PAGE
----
Budgeting money is something of a neglected necessity in the modern world, with so many people lured into spending regardless of their financial situation. It has become almost the norm to spend each month more than is earned, often without even knowing it. This has led to severe debt problems for millions of people in the US and UK in particular, and an encouragement and acceptance of ignorance in personal money management.
Despite all the bad debt write offs, the banks and other lenders are happy with the situation. They build the risk factor of bad debts into their interest rates to ensure overall profitability, so borrowers are paying for the collective lack of ability to budget properly. Yet, budgeting is easy, so it is baffling in some ways that many people are unsure how to budget money.
Being able to budget your own money is a bit more than listing your incomings and outgoings each month, quarter, year, or whatever period you need to budget for. Yes, you must go through the listing process, and then keep an eye on both sides of the equation constantly. But there are other factors in home budgeting, and that is what this article is about.
The Greatest Incentive
To encourage yourself to budget money is important, as without the motivation, you will probably not budget that well. What incentive can there be to having a home budget and sticking to it? The answer is actually quite simple. Nobody becomes rich by spending more, or even the same, each month than they receive. Wealth grows from surplus; that is, the surplus left over at the end of the month after you have completed your spending.
Recognizing this can provide you with a kick start in wanting to learn how to budget money, and then put that learning into practice. Once you start to see those surpluses build, your confidence in wealth building, and incentive in budgeting, will grow.
It is important when budgeting to maintain a detached view of the figures. Think of yourself as a finance professional helping a consumer set and manage a home budget, and set yourself aside from any emotions that may seep out during a review of your budget. Some parts of the budget can arouse emotions, and thus distort sensible decisions. Things like cutting out a family holiday or weekend trips, that new bike for your son or designer outfit for your daughter, can be emotional sparks. It is important not to allow those sparks to set light to your well drafted budget.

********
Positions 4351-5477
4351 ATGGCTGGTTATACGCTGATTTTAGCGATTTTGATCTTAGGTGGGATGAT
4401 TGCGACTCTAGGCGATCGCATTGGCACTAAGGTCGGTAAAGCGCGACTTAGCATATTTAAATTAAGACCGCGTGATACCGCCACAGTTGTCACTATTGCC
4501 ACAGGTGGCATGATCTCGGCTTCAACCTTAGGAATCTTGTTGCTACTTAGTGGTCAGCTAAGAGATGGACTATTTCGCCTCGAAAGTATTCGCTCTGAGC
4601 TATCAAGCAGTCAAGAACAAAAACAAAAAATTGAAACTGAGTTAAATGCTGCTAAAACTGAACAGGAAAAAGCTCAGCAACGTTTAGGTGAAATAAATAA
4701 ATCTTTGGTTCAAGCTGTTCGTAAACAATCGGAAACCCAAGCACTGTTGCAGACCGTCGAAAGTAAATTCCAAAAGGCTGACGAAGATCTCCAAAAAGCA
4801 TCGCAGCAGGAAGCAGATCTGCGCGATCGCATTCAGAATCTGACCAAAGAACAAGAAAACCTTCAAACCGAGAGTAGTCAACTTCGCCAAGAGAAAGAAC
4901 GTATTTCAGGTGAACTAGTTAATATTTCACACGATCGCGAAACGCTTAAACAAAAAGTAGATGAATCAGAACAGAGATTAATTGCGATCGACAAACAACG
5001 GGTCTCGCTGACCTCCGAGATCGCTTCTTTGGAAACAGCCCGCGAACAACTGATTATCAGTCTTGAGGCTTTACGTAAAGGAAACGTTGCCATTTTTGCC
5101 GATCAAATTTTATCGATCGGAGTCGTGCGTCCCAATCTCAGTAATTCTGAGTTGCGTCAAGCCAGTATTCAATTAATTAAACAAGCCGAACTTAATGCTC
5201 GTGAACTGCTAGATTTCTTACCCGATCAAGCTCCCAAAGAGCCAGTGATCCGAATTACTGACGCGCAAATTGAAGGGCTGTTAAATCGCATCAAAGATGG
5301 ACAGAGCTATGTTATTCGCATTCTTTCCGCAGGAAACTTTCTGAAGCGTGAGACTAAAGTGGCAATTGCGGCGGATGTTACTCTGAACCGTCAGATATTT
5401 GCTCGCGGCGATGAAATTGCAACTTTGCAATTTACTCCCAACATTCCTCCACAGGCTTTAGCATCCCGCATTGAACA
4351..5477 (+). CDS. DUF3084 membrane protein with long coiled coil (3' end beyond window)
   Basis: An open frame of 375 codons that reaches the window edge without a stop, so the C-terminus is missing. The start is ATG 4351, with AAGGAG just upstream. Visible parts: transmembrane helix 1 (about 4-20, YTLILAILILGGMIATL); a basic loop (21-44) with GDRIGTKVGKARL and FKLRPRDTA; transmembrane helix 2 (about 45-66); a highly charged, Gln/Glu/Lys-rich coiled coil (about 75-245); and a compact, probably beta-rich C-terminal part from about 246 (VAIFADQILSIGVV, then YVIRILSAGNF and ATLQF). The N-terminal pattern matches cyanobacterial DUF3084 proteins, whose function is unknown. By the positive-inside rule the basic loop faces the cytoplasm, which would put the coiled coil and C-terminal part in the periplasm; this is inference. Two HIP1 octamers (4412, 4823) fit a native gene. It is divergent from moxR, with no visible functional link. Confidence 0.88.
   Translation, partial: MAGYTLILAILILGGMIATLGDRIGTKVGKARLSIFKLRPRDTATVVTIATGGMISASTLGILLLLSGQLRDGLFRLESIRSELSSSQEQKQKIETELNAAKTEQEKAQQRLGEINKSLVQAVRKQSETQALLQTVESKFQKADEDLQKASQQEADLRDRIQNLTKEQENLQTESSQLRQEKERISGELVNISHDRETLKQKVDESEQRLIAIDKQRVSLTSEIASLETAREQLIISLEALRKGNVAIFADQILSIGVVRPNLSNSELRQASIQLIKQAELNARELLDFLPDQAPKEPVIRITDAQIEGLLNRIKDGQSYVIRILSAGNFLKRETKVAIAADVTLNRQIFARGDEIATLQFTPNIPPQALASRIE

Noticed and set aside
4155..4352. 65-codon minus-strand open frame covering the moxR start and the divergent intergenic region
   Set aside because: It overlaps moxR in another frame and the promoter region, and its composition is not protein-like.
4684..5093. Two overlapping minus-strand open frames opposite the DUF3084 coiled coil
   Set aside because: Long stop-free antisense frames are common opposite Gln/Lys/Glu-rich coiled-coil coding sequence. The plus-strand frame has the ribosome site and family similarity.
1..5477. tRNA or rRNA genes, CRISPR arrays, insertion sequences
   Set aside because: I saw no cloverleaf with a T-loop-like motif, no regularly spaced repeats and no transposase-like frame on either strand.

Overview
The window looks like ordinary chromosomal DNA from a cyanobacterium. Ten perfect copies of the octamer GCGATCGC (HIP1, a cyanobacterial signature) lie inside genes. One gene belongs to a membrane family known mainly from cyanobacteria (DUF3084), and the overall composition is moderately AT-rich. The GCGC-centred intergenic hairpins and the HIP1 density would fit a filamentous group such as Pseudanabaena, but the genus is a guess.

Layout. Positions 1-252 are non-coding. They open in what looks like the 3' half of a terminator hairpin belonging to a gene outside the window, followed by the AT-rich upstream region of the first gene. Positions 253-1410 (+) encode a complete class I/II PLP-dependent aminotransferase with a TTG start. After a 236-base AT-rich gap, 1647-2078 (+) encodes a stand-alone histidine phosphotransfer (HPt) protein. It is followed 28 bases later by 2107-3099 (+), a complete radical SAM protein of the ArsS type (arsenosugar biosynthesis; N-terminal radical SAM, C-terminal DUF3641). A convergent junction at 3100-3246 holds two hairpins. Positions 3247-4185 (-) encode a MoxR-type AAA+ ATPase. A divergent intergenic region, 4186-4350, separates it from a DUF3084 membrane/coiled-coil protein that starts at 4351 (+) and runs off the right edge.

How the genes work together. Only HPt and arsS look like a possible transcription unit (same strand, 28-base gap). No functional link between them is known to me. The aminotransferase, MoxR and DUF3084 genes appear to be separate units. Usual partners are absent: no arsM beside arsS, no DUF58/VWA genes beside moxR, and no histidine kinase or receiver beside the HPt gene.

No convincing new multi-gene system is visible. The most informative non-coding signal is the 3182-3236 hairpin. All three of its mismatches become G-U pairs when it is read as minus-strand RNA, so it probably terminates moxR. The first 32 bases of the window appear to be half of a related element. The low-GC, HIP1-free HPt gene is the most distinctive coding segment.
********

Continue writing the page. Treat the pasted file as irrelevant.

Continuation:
If you have a family, the household budget affects those closest to you. The budget is a family affair, and it does help to talk openly about it with your spouse and children who are old enough to understand. Children may not like sacrifices, but they will understand eventually. It can be an important part of their education if you involve them. If you can give them some incentive, too, such as building their own savings scheme into the budget, then they may even start to enjoy it and truly see the benefits.
Ignore Peer Pressures
Your personal budget is simply that, personal. It is therefore something you should see in the context of your own circumstances, not somebody else's.
To budget your money effectively you really need to be able to ignore peer pressures that may force you into unnecessary or unwise spending. Just because your neighbour or best friend is having two foreign holidays this year does not mean you need to also. Just because your brother or other relative has a new home cinema system does not mean it is essential for you too.
If you can let peer pressure run off you, like water off a duck's back, then you have made a big breakthrough in learning how to budget money.
Those are just a few of the other factors that come into play in learning how to budget at home, but they are all worth considering as you focus on your incomings and outgoings while home budgeting.